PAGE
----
An observer sitting on an earth fixed frame observes a local wave system propagating in direction [math]\displaystyle{ \theta\, }[/math] travelling at its group velocity [math]\displaystyle{ \frac{d\omega}{dK}\, }[/math] by virtue of the Rayleigh device which states that we need to focus on the speed of the energy density ([math]\displaystyle{ \sim \, }[/math] wave amplitude) rather than the speed of wave crests. So, relative to the earth fixed inclined coordinate system [math]\displaystyle{ (X', Y') \, }[/math]:
Or
So:
However [math]\displaystyle{ (KU\cos\theta - \omega) t =0 }[/math] so that the Rayleigh condition for the velocity of the group takes the form:
By virtue of the dispersion relation derived above:
It follows from the chain rule of differentiation that Rayleigh's condition is:
At the position of the Kelvin waves which are locally observed by an observer at the beach.
- So the "visible" waves in the wake of a ship are wave groups which must travel at the local group velocity. These conditions translate into the above equation which will be solved and discussed next. More discussion and a more mathematical derivation based on the principle of stationary phase can be found in Newman 1977.
Solution of the equation for angle
The solution of the above equation will produce a relation between [math]\displaystyle{ \frac{y}{x} \, }[/math] and [math]\displaystyle{ \theta\, }[/math]. So local waves in a Kelvin wake can only propagate in a certain direction [math]\displaystyle{ \theta\, }[/math], given [math]\displaystyle{ \frac{y}{x} \, }[/math].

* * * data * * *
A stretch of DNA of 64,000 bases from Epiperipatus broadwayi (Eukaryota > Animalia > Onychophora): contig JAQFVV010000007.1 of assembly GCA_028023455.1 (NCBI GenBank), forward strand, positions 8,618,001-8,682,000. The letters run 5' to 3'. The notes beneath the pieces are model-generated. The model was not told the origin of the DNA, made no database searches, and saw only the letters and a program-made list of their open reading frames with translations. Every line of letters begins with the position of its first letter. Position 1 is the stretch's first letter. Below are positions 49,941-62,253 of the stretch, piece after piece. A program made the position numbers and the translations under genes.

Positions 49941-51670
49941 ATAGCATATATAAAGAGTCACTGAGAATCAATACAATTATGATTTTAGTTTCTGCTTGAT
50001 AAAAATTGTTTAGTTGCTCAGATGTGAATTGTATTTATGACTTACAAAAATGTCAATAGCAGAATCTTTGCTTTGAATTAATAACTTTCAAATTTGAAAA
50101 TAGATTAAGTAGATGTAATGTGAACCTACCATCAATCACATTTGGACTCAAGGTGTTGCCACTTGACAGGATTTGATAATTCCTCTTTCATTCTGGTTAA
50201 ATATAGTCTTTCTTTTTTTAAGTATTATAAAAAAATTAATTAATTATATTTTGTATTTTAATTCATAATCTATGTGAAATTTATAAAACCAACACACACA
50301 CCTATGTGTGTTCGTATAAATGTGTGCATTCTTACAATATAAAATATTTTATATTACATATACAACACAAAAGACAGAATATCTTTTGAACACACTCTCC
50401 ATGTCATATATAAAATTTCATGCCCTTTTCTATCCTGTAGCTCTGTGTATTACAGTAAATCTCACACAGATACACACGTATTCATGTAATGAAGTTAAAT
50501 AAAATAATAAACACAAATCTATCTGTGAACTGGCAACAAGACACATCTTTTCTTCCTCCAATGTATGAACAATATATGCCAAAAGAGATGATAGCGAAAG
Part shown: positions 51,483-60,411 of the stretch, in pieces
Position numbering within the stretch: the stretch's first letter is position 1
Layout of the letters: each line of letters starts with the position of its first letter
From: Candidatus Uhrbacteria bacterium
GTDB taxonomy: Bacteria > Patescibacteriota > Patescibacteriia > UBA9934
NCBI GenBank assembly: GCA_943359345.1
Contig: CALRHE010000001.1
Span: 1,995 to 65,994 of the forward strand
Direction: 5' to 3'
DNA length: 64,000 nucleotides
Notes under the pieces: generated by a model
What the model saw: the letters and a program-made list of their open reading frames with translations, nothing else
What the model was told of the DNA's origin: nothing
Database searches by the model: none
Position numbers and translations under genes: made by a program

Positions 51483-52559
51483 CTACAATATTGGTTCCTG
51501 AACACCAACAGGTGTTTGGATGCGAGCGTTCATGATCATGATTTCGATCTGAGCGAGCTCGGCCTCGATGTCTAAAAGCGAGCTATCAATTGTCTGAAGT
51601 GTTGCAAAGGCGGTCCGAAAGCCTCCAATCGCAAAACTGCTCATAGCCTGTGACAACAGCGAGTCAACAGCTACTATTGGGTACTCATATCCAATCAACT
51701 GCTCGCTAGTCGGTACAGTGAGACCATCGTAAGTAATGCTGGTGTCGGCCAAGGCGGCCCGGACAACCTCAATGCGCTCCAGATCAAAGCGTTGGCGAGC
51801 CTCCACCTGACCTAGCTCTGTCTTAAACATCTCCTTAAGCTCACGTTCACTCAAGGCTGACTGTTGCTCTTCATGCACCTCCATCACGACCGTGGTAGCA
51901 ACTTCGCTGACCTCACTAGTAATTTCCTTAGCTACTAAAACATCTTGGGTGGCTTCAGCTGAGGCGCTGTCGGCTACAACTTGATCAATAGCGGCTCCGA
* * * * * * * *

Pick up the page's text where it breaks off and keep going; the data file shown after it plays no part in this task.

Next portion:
Simple algebra leads to:
which implies that
- [math]\displaystyle{ \frac{y}{x}(\theta) \, }[/math] is anti-symmetric about [math]\displaystyle{ \theta = 0 \, }[/math] and each part corresponds to the Kelvin wake in the port and starboard sides of the vessel. The physics on
either side is identical due to symmetry.
- [math]\displaystyle{ \theta = 0 \, }[/math]: waves propagating in the same direction as the ship. These waves can only exist at [math]\displaystyle{ Y = 0\, }[/math] as seen above.
- [math]\displaystyle{ \theta = \frac{\pi}{2} \, }[/math]: waves propagating at a [math]\displaystyle{ 90^\circ\, }[/math] angle relative to the ship direction of forward translation.
- [math]\displaystyle{ \theta = 35^\circ 16' \, }[/math]: (or 35,26°) waves propagating at an angle [math]\displaystyle{ \theta = 35^\circ 16' \, }[/math] relative to the ship axis. These are waves seen at the caustic of the Kelvin wake.
Let the solution of [math]\displaystyle{ \frac{y}{x}(\theta) \, }[/math] be of the form, when inverted:
Note that observable waves cannot exist for values of [math]\displaystyle{ \frac{y}{x}\, }[/math] that exceed the value shown in the figure or [math]\displaystyle{ \left. \frac{y}{x} \right|_{Max} = 2^{-3/2} \, }[/math]. This translates into a value for the corresponding angle equal to [math]\displaystyle{ 19^\circ 28' \, }[/math] (or 19,47°) which is the angle of the caustic for any speed [math]\displaystyle{ U\, }[/math].
The crests of the wave system trailing a ship, the Kelvin wake, are curves of constant phase of:
In [math]\displaystyle{ \mbox{Region I} \, }[/math]:
In [math]\displaystyle{ \mbox{Region II} \, }[/math]:
Plotting these curves we obtain a visual graph of the "transverse" and "divergent" wave systems in the Kelvin wake.
This article is based on the MIT open course notes and the original article can be found here
Ocean Wave Interaction with Ships and Offshore Energy Systems